Here is how they tested it: First, they went out to thrift stores, flea markets, and yard sales and bought a bunch of “insignificant” objects for an average of $1.25 an object. Then, they hired a bunch of writers, both famous and not-so-famous, to invent a story “that attributed significance” to each object. Finally, they listed each object on eBay, using the invented stories as the object’s description, and whatever they had originally paid for the object as the auction’s starting price. By the end of the experiment, they had sold $128.74 worth of trinkets for $3,612.51. They made a profit of over 2,700% of their investment simply by crafting the right stories.
Learn to Look Past the Context and the Story
First, if you can, in your own mind, move beyond context, you can learn to see reality as it is.
So next time you see a panhandler, listen carefully – picture him playing with a symphony. And next time you see the latest “masterpiece” in a museum – picture it hanging in your garage or even imagine that YOU had painted it. Ask yourself, would you be happy letting it out of your studio? Take the artwork OUT of context for a moment and judge on the merits of the work itself. This is a great skill to develop for finding “diamonds in the rough.”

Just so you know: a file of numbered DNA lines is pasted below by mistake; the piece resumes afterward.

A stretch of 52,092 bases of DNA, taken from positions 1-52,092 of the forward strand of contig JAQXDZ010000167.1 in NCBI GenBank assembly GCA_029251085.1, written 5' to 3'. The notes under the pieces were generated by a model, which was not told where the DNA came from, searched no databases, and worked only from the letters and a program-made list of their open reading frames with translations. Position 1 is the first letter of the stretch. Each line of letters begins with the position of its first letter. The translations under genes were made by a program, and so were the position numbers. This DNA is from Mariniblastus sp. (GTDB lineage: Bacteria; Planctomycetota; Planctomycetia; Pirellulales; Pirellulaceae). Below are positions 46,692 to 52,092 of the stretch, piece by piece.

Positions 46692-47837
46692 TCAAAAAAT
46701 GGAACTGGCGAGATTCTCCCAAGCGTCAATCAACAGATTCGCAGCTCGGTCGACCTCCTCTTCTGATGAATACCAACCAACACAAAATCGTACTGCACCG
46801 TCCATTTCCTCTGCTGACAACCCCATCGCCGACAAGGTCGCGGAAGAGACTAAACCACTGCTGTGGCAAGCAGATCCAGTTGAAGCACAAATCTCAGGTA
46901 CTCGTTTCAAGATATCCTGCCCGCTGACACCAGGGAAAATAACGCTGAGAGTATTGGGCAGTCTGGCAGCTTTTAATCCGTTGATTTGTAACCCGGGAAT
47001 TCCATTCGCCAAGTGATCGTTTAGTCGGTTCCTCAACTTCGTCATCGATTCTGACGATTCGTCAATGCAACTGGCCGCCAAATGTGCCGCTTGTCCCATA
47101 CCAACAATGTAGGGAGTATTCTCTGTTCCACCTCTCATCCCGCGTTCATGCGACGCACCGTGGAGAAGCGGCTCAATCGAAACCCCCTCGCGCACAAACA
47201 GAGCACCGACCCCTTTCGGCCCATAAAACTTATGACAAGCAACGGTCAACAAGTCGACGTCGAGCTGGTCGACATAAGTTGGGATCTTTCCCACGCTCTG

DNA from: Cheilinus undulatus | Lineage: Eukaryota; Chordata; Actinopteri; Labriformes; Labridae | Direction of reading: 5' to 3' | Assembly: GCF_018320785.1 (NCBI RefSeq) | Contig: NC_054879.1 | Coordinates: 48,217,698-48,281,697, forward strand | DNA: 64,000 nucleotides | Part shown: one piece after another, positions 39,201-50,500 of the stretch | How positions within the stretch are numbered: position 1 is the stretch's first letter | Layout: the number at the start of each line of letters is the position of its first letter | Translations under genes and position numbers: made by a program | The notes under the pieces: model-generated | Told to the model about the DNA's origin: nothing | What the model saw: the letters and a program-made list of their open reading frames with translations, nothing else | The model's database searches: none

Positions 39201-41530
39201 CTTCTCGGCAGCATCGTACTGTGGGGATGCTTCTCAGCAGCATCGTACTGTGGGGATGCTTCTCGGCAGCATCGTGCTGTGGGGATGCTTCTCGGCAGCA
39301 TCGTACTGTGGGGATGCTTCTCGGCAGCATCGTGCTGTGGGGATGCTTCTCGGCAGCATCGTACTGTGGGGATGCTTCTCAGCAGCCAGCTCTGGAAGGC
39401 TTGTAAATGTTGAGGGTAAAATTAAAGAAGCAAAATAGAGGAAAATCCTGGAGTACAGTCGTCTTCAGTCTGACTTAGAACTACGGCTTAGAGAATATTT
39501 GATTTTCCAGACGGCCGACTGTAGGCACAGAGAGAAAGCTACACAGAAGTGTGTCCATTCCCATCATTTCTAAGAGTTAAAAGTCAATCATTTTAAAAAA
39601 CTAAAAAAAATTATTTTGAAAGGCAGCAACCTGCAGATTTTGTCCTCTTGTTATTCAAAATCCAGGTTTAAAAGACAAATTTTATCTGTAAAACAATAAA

Secondly, and more importantly from from a marketing perspective, think carefully about the stories, both verbal and non-verbal, you’re telling the world about your own art.
Paraphrasing professor Bloom’s observation: people’s assessment of your art, how much they like it, how valuable they think it is – will be deeply affected by what you tell them about it.
In what context are you presenting your work? What stories are you telling people about your art?
Think through those questions carefully. As you’ve seen, they’re important.
Until next time,